Editors dedicate Astronomy magazine’s new observatory

Posted by David Eicher
on Friday, September 18, 2009

Astronomy magazine ObservatoryOn Thursday night, September 17, at Rancho Hidalgo near Animas, New Mexico, Astronomy magazine editors joined a group of some 50 people to dedicate the magazine’s new observatory facility and to dedicate Pluto discoverer Clyde Tombaugh’s personal telescope in its new location. Now called Pluto Park, the area of the ranch has been set aside for astronomy education goals by Rancho Hidalgo developer Gene Turner, in conjunction with his large and enthusiastic team of partners, notably builder Tim McShane.

Editors note: You can see the full image gallery of the dedication ceremony in our Online Reader Gallery.

The magazine’s observatory has been a long time coming. When I first arrived at Astronomy as a young, enthusiastic kid from Ohio, there was talk about someday having a dark-sky facility for the magazine for observing, story writing, equipment testing, and remote-control imaging. I recall Richard Berry and Robert Burnham, driving forces at the magazine, talking about such possibilities, but the pressure of producing the world’s most popular magazine on its subject relegated these talks to occasional fits and starts. The day I arrived at the magazine was 27 years ago last Wednesday! Thus, a lesson in persistence! Thanks for making this powerful capability finally happen are due to Gene Turner, Tim McShane, Publisher Kevin Keefe, and Kalmbach executives Butch Boettcher and Chuck Croft.

The observatory will be used for imaging of deep-sky objects and planets, and also Hydrogen-alpha imagery of the Sun. Imaging will be controlled remotely from our offices in Waukesha, Wisconsin. The observatory now contains a 14-inch SCT and a refractor for solar imaging, both fitted with CCD cameras and of course a solar filter on the refractor. You will soon begin to see images made with both telescopes filter into the magazine and onto our web site. Editors will also occasionally travel to the ranch for hands-on, dark-sky viewing with other telescopes such as Gene’s 30-inch reflector.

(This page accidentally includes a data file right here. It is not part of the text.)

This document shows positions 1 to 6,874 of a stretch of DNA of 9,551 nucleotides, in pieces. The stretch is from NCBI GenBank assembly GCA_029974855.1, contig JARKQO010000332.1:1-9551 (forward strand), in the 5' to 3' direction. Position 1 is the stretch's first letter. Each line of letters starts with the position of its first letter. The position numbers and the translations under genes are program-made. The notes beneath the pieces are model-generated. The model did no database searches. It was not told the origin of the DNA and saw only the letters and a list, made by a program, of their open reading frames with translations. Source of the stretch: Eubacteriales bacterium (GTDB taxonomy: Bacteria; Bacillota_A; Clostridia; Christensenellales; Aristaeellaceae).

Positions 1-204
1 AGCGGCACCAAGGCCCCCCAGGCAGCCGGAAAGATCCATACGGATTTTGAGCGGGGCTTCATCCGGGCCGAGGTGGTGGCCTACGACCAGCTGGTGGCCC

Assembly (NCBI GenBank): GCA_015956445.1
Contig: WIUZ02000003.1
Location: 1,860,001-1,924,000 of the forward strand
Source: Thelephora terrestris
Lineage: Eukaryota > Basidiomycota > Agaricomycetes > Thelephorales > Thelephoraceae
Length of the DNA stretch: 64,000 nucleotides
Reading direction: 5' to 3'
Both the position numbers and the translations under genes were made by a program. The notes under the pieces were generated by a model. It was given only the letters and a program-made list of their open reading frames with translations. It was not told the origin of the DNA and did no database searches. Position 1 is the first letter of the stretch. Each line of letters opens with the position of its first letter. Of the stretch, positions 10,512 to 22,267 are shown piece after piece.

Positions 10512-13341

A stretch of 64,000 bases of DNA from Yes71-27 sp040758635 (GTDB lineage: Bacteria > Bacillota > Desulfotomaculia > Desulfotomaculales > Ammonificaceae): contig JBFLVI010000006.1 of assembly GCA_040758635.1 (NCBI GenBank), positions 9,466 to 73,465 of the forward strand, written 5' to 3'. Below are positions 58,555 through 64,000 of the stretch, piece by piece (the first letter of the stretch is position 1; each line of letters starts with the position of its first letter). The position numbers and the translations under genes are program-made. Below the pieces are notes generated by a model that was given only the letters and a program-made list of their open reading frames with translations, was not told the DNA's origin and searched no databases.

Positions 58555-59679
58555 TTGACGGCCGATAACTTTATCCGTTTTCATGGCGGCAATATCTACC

Clyde Tombaugh telescopeThe moment was a proud one last night, having the dedication coupled with the first-light event for Pluto discoverer Clyde Tombaugh’s reassembled 16-inch telescope (pictured at right), which stands adjacent to the magazine’s observatory. The last time I had used the Tombaugh telescope was more than 20 years ago, accompanied by David Levy, when it was in Clyde’s backyard in Las Cruces. I vividly recall how stunned I was through the whole night observing things with the man who discovered Pluto and seeing him manhandle the big metallic tube so effectively.

Patsy TombaughWe lost Clyde 12 years ago, but his widow, Patsy Tombaugh (pictured at right), arrived on the scene last night and made a terrific impression on the whole assembled group. At age 97, she is still going strong, and she recounted many stories of Clyde, his life, their school days, and their marriage, as well as aspects of Clyde’s research. I stood and listened in amazement. What a wonderful woman she is. Additionally, Clyde’s daughter, Annette Sitze, and her husband, Wilbur, were in attendance. So was a close friend of Clyde’s: ALPO founder and longtime director Walter H. Haas. (ALPO stands for the Association of Lunar and Planetary Observers.)

Several friends and notables gave short talks, beginning with Gene Turner, the head man. Then came a very entertaining remembrance of Clyde by David Levy, Astronomy’s contributing editor and the man who wrote the definitive biography of Tombaugh, Clyde Tombaugh: Discoverer of the Planet Pluto. I then spoke briefly about the Astronomy Observatory and my fondness for Clyde, and Patsy Tombaugh said a few words the crowd very much enjoyed. We then repaired to the sky, which was not cooperating. Indeed, the monsoon season has extended this year far longer than normal, and we had occasional rain as well as scattered clouds and “sucker holes” tempting us with brilliant constellations.

However, Gene Turner, Publisher Kevin Keefe, and I set alarms for 3 a.m. and wandered out to see a clear and amazingly beautiful sky. We observed for a while and have a good prognosis, it would seem, for a long evening of deep-sky observing tonight. Stay tuned for more.

Photos credit: David J. Eicher, editor

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